Tag: shawl

“That’s the beauty of it. You’ve got the rest of your life to knit them all.” • Pay It Forward Shawl

The days are getting longer, and I’m beginning to wake up to sunshine. Looking out the window, you could assume Spring is here. Only the keen observer would notice that the trees are bare, and the dew on the grass was frost just a few hours earlier. What exactly does one do in this rather confusing situation? Well, you make a Spring-inspired shawl, of course!

A little while ago, I got my hands on a skein of merino sock yarn with this lovely pink and green speckle, and a skein of tonal army green to match. Looking at them in my stash gave me butterflies (and not just because of the Spring colours)! I browsed so many amazing patterns, but struggled to commit to just one. I sought reassurance from Kate and received an unexpectedly wise response: “That’s the beauty of it. You’ve got the rest of your life to knit them all.”

Alas, I settled on Pay It Forward, designed by one of my favourite local designers, Wolf and Faun Knits. While I had originally planned to knit a shawl with open lace and floral designs, this was the pattern I could imagine knit up with my yarn. The majority of the shawl is a simple garter stitch, with the occasional row of eyelets. The uniqueness comes from the asymmetrical drape and the picot edging.

Of course, I gave the shawl my own WWK twist. I used needles 2 sizes up from the recommended size in order to achieve more drape. Also, I wanted to maximize the use of my yarn, so about halfway through I went rogue on the pattern and made up some extra rows of striping. I believe my final product is a fair bit larger than the pattern intended. It turned out beautifully though, and I still get butterflies when I look at it. More so, it’s lovely to support local in the both yarn and pattern departments.

I’m going to be rocking this shawl everywhere while the weather is in this perfect Winter-Spring transition state!

((On a frustrated and grumpy sidenote, I’m so upset that the quality of the pictures I have been uploading for the blog is so terrible! They look beautiful when I export them, but the minute they get uploaded they turn blurry and gray. I have been trying so hard to figure out why and modify appropriately, but nothing is working so far. So, sorry. Even Instagram is maintaining the quality of my photos better, so most likely I’ll be uploading more photos there and reducing the number of photos included in the blogs. If anyone has suggestions, please share.))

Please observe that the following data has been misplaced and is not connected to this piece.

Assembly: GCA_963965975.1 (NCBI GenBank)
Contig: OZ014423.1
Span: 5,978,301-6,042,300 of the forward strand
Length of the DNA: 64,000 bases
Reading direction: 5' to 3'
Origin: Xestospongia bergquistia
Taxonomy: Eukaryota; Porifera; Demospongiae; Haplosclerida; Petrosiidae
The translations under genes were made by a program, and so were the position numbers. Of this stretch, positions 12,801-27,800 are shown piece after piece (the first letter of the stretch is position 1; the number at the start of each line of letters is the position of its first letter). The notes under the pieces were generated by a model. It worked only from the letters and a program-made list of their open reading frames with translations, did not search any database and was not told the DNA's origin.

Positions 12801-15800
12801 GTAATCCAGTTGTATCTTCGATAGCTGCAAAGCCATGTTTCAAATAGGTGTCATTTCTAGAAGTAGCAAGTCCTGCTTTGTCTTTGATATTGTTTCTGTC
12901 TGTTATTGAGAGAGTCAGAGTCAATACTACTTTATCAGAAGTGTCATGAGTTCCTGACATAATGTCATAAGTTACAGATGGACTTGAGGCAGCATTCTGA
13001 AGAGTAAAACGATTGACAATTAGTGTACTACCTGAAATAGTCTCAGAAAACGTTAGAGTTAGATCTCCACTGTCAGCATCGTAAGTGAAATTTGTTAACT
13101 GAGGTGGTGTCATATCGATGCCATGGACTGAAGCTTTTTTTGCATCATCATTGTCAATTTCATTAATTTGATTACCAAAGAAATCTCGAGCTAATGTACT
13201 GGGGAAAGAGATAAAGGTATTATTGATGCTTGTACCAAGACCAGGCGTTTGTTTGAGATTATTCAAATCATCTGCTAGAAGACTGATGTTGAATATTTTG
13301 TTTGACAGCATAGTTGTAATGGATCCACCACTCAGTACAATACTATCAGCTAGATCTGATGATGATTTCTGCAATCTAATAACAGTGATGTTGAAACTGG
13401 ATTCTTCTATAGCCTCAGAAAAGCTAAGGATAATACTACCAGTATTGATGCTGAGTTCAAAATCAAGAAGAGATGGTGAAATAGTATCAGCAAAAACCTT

I Won Yarn Chicken

I Won Yarn Chicken


Once upon a time, Joey went to work as per usual and was surprised to find a little ball of hand-dyed superwash merino waiting for her when she entered the room. With only said unidentified one-of-a-kind ball, she really wasn’t sure what to make, but settled on Life is Cozy’s Stormy Sky Shawl.


And so, the game of yarn chicken began. As the triangle got bigger and the ball got smaller, she wondered if she would really end up with a shawl, or rather, a large handkerchief. Still, she refused to turn back, and the anticipation of finding out if she would succeed made her needles move faster. In just a couple of days, the yarn had been reduced to a ping-pong ball sized lump, and she began her bind off. As the last loop was pulled through she had just enough to make two tassels, leaving one tiny thread to trim off.

Feeling defeated, she looked at the little triangle lace scarf in her hands and sighed.


The scarf may have been ever so slightly too small, but it still needed to be blocked! She quickly ran a warm water bath and pulled a towel from the linen closet. As she stretched and pinned a glimmer of hope ignited inside of her. She watched as the lace opened up and the triangle got bigger.


When it was dry, she pulled out the pins and held the garment between her fingers. With both hands, she draped the shawl around her neck and…IT WAS PERFECT!


Alas, she had won the game of yarn chicken by a hair. Her next competitor…summer! If only winter would hurry up and come around so she could wear it.

The summer heat didn’t stop her. She wore wool in the 30 degree weather like a champ.

The end.